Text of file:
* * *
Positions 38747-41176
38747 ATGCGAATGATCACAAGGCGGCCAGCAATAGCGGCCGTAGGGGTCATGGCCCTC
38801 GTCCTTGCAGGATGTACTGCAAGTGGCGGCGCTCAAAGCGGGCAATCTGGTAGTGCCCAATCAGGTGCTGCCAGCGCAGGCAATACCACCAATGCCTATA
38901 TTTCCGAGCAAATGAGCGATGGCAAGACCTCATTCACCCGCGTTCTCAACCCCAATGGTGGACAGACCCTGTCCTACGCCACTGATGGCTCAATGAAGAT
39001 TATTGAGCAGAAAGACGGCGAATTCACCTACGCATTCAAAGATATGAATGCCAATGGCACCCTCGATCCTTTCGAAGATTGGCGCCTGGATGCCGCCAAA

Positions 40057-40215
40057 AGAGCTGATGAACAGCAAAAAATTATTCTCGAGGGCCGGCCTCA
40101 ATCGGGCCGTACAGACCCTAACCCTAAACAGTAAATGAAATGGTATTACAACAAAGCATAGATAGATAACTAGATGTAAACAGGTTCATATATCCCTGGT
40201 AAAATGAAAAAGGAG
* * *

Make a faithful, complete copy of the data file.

Positions 38747-41176
38747 ATGCGAATGATCACAAGGCGGCCAGCAATAGCGGCCGTAGGGGTCATGGCCCTC
38801 GTCCTTGCAGGATGTACTGCAAGTGGCGGCGCTCAAAGCGGGCAATCTGGTAGTGCCCAATCAGGTGCTGCCAGCGCAGGCAATACCACCAATGCCTATA
38901 TTTCCGAGCAAATGAGCGATGGCAAGACCTCATTCACCCGCGTTCTCAACCCCAATGGTGGACAGACCCTGTCCTACGCCACTGATGGCTCAATGAAGAT
39001 TATTGAGCAGAAAGACGGCGAATTCACCTACGCATTCAAAGATATGAATGCCAATGGCACCCTCGATCCTTTCGAAGATTGGCGCCTGGATGCCGCCAAA

Positions 40057-40215
40057 AGAGCTGATGAACAGCAAAAAATTATTCTCGAGGGCCGGCCTCA
40101 ATCGGGCCGTACAGACCCTAACCCTAAACAGTAAATGAAATGGTATTACAACAAAGCATAGATAGATAACTAGATGTAAACAGGTTCATATATCCCTGGT
40201 AAAATGAAAAAGGAG